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[roo-muh-neyt] /ˈru məˌneɪt/
verb (used without object), ruminated, ruminating.
to chew the cud, as a ruminant.
to meditate or muse; ponder.
verb (used with object), ruminated, ruminating.
to chew again or over and over.
to meditate on; ponder.
Origin of ruminate
1525-35; < Latin rūminātus (past participle of rūminārī, rūmināre to ruminate), equivalent to rūmin- (stem of rūmen rumen) + -ātus -ate1
Related forms
ruminatingly, adverb
rumination, noun
ruminative, adjective
ruminatively, adverb
ruminator, noun
nonruminating, adjective
nonruminatingly, adverb
nonrumination, noun
nonruminative, adjective
unruminated, adjective
unruminating, adjective
unruminatingly, adverb
unruminative, adjective
2. think, reflect. Unabridged
Based on the Random House Dictionary, © Random House, Inc. 2018.
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Examples from the Web for ruminate
Contemporary Examples
Historical Examples
  • Then he sought the friendly shelter of the weeds, and sat still to ruminate.

    "Wee Tim'rous Beasties" Douglas English
  • His last days, moreover, had been too crowded for him to ruminate over their taste.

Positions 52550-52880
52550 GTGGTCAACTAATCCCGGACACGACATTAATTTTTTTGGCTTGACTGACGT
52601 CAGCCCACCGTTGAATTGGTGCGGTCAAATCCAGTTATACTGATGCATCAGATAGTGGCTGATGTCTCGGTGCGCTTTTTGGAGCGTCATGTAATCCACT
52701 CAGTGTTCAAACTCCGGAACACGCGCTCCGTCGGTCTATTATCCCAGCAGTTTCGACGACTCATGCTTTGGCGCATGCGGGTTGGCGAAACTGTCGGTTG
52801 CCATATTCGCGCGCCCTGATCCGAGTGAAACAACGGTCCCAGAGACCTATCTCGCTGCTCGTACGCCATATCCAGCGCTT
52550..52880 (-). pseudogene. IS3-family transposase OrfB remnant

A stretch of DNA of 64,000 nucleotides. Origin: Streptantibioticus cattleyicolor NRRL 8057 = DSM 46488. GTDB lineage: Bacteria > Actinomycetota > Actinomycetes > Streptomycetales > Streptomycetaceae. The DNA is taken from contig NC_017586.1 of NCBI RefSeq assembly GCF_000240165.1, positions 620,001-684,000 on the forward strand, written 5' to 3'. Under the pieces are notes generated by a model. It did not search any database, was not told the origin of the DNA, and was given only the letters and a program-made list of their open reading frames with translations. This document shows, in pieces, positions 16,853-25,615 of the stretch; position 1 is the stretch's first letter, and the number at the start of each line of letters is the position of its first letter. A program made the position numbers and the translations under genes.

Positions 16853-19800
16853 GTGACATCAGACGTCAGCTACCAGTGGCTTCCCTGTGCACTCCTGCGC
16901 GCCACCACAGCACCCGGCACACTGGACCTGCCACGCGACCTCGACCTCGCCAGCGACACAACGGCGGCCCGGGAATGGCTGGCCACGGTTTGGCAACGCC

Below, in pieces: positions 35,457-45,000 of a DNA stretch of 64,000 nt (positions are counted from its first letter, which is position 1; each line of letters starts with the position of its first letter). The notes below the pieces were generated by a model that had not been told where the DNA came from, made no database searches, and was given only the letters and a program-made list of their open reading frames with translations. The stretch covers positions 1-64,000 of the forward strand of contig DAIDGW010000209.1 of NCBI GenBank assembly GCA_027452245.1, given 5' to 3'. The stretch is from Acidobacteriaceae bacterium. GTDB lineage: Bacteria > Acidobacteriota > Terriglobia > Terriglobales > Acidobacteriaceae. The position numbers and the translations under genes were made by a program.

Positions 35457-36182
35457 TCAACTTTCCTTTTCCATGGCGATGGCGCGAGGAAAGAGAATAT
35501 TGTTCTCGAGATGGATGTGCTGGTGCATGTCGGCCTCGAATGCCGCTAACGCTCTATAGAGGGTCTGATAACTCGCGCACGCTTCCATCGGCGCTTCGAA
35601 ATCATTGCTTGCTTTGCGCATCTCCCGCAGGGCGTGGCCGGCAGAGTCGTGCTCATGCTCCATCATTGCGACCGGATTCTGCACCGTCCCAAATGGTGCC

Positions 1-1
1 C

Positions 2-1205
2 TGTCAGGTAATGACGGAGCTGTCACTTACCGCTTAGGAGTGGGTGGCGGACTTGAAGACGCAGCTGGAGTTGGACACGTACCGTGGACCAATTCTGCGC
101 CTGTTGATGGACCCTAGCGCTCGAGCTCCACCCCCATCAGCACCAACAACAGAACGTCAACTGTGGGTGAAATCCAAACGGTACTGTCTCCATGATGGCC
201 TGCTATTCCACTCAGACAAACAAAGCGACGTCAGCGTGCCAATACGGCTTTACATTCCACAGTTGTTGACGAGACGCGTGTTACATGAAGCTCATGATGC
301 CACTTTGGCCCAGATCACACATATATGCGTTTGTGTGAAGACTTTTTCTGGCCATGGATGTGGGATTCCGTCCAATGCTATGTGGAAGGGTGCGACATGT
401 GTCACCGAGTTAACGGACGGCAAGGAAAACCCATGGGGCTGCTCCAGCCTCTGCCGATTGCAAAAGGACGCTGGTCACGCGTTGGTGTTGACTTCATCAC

• So he breathed not a word, and continued to ruminate upon his vengeance.

    Brazilian Tales Joaquim Maria Machado de Assis
  • He seemed to ruminate on this thought as if it gave him special cause for reflection.

    A Man to His Mate J. Allan Dunn
  • And, much disconcerted, he walked to the parlour, to ruminate upon some other measure.

    Camilla Fanny Burney
  • All one can do is to lay down the pen and ruminate, and cry 'Beautiful!'

    On an Irish Jaunting-car Samuel G. Bayne
  • The Grand Duke and myself were left to ruminate on what we had heard.

    Memoirs of the Empress Catherine II. Catherine II, Empress of Russia
  • And is it not a pleasant work in old age to ruminate upon them?

British Dictionary definitions for ruminate


(of ruminants) to chew (the cud)
when intr, often foll by upon, on, etc. to meditate or ponder (upon)
Derived Forms
rumination, noun
ruminative, adjective
ruminatively, adverb
ruminator, noun
Word Origin
C16: from Latin rūmināre to chew the cud, from rumen
Collins English Dictionary - Complete & Unabridged 2012 Digital Edition
© William Collins Sons & Co. Ltd. 1979, 1986 © HarperCollins
Publishers 1998, 2000, 2003, 2005, 2006, 2007, 2009, 2012
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Word Origin and History for ruminate

1530s, "to turn over in the mind," also "to chew cud" (1540s), from Latin ruminatus, past participle of ruminare "to chew the cud; turn over in the mind," from rumen (genitive ruminis) "gullet," of uncertain origin. Related: Ruminated; ruminating.

Online Etymology Dictionary, © 2010 Douglas Harper
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